Recipe #57: Cling wrap poached eggs. From the time I breakfasted on them at Yellow Food Store & Bistro, I filed cling-wrapped and poached eggs in my mind under “future foodly challenges”. This challenge was realised about two weeks ago, when I decided to give them a go – mind you, in spite of my affable dining partner’s claim to being a champion egg-poacher [translation: I was under some pressure to perform].
I vaguely recalled seeing something about eggs being poached this way on a MasterChef episode but I wasn’t really paying attention, as I was cooking dinner at the time. So I set to work with a small teacup and a long roll of plastic wrap.
The method. I started by tearing off a square of cling wrap (~30cm x 30cm) and placing it over the cup so that it had only a shallow bow over the cup and the plastic was sealed to the cup edges. I then broke an egg into this meniscus and quickly gathered up the sides of the cling wrap, trapping as little air as possible; as I did this, I started to twist the cling wrap where the egg stopped. Once I had twisted the cling wrap until I could twist no more, I tied it.
[I tried to trap as little air as possible because I had a theory: my theory was that, even considering the fact that cling wrap is not air-tight and hot water would soften the wrap (thus enabling it to expand), trapped air could expand in the boiling water and potentially cause the cling wrap to pop, thereby releasing the egg prematurely and causing culinary catastrophe. After the event, I did what I should have done and I read up about what I should do – and I found sites that told me to trap a little air, while others warned against it. I am of the opinion that it’s totally up to you; I am just letting you know what worked for me and why I did it that way. In a very long-winded way. Sorry about that.]
Meanwhile, back at the ranch… I placed the wrapped eggs in near-boiling water.
Yes, I could have poached all four eggs at once, but I was nervous. Rightly so, as it turned out. I realised as soon as I began to cut the first plastic package open that the eggs would have to be in for longer than the usual 3 minutes. I found that leaving the eggs in for around 4 minutes in sub-boiling water provided for ideal settage [and, yes, that is a real word; English is a living language].
It seems like a lot of work. Why would you do this? Following The Reveal, I noticed why you would choose to cook eggs this way as opposed to traditionally poaching: no mess. You don’t have to trim wispy bits of eggwhite or mop up water before serving; there is no added salt, vinegar. It is a very pure way to enjoy an egg.
To serve. I sawed a mostly defrosted Turkish bread roll into soldiers and buttered each side (with Lurpak spreadable), then I fried them.
At the same time, I took the leaves from a bunch of beetroot, washed and roughly cut them; once the bread was golden on both sides, I laid the cut leaves in the hot pan, sprinkled over some sea salt, and turned them quickly. I positioned the wilted leaves over the toasted bread.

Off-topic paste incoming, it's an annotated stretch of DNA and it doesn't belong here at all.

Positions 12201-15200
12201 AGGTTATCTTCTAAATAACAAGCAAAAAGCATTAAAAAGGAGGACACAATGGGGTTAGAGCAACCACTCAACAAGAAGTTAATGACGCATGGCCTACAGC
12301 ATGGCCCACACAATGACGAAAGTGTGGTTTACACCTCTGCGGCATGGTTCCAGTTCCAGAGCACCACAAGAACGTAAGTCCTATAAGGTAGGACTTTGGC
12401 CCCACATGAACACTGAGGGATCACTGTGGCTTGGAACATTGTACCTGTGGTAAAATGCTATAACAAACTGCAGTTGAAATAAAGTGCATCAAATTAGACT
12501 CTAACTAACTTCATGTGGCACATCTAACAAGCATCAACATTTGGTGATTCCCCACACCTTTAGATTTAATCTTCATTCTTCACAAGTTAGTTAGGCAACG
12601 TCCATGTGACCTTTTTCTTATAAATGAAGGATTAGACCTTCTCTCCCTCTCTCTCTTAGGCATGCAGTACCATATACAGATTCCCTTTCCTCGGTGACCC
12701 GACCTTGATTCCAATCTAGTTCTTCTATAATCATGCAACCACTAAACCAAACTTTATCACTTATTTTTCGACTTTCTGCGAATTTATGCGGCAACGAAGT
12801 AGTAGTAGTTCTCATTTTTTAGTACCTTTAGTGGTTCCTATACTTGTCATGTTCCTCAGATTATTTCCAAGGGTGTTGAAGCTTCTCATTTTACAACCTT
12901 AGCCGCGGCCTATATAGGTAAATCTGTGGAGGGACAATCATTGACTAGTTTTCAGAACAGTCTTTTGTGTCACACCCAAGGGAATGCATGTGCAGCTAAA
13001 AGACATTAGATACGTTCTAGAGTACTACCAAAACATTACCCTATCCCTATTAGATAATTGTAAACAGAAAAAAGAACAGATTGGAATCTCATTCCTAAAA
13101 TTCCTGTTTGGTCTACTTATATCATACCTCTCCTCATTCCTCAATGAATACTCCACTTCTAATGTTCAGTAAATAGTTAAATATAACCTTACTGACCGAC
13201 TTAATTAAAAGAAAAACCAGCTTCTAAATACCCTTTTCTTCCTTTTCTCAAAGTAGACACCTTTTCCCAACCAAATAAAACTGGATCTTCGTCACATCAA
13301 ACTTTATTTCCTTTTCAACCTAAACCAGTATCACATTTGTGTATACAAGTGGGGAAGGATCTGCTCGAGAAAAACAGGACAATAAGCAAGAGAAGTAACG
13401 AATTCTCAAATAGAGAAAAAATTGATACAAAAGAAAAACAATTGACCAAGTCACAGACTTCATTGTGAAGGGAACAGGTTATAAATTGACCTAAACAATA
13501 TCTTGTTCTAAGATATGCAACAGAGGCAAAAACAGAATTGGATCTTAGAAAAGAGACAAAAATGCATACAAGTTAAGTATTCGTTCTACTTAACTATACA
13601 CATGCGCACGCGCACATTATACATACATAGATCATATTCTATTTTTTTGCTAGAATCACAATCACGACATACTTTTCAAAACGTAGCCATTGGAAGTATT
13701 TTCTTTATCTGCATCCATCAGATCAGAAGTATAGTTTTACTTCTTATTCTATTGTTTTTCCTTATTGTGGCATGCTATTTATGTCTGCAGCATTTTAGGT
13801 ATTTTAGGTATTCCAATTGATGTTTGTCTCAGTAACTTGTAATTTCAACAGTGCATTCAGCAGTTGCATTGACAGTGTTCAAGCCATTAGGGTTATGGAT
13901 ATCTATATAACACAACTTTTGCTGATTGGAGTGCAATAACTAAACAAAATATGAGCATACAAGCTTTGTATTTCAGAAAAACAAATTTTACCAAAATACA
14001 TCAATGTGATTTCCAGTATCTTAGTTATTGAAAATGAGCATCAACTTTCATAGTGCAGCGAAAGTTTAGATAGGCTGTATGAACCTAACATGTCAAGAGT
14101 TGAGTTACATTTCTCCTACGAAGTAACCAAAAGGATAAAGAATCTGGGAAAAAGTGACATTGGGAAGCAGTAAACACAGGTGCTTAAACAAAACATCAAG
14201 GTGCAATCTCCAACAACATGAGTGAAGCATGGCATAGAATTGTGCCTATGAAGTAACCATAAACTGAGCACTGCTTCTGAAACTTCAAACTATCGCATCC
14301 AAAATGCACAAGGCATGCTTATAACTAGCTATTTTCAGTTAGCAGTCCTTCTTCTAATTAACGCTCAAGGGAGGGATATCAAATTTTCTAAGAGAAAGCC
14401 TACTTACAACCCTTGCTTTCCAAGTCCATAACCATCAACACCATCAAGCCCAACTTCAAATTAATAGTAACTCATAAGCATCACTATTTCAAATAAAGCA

I felt that the ensemble was in need of tomato-ey goodness and, as I had leftover bolognese sauce from the night before, I blended the bolognese with about 200mL tomato sugo (puree). This resulted in a beautifully rich but non-vegan tomato sauce, which I painted across the plate with a dessert spoon.
After poising the eggs atop the wilted leaves, I drizzled over a little olive oil, cracked some pepper and added a square of Persian feta to the side.
Phew-fully, breakfast was delicious, balanced and aesthetically pleasing. How could I have ever doubted myself?
And a good breakfast was had by all.
Addendum of 24 July 2012: Although these eggs look impressive, I have filed this recipe under ‘do not try this at home’ since unearthing some of the perils of heating/storing food in plastics. Because this post is still popular after more than 2½ years, I felt compelled to share a safety warning.
Cling wrap can be made from polyvinyl chloride (PVC; catering/commercial rolls) or low density polyethylene (LDPE; most supermarket brands). PVC is known to leach endocrine-disrupting phthalates and BPA when heated, deteriorating or in contact with particular types of food; while LDPE is currently considered to be safer, it is suspected to leach dangerous chemicals into food with heat and degradation. This tells me that cling film is not safe to use for eggs, wrapping hot food or microwaving – in spite of the ‘food safe’ and ‘microwave safe’ claims these products make.
So how do you make many perfect poached eggs at one time without resorting to cling film? Buy large, very fresh, organic, free range eggs from a supplier you trust, crack them into a saucepan of just-boiling water, scoop them out of the water after precisely 3 minutes, and you will have perfect eggs every time – without having to resort to vinegar, swirling water or cling wrap. These are happy eggs indeed.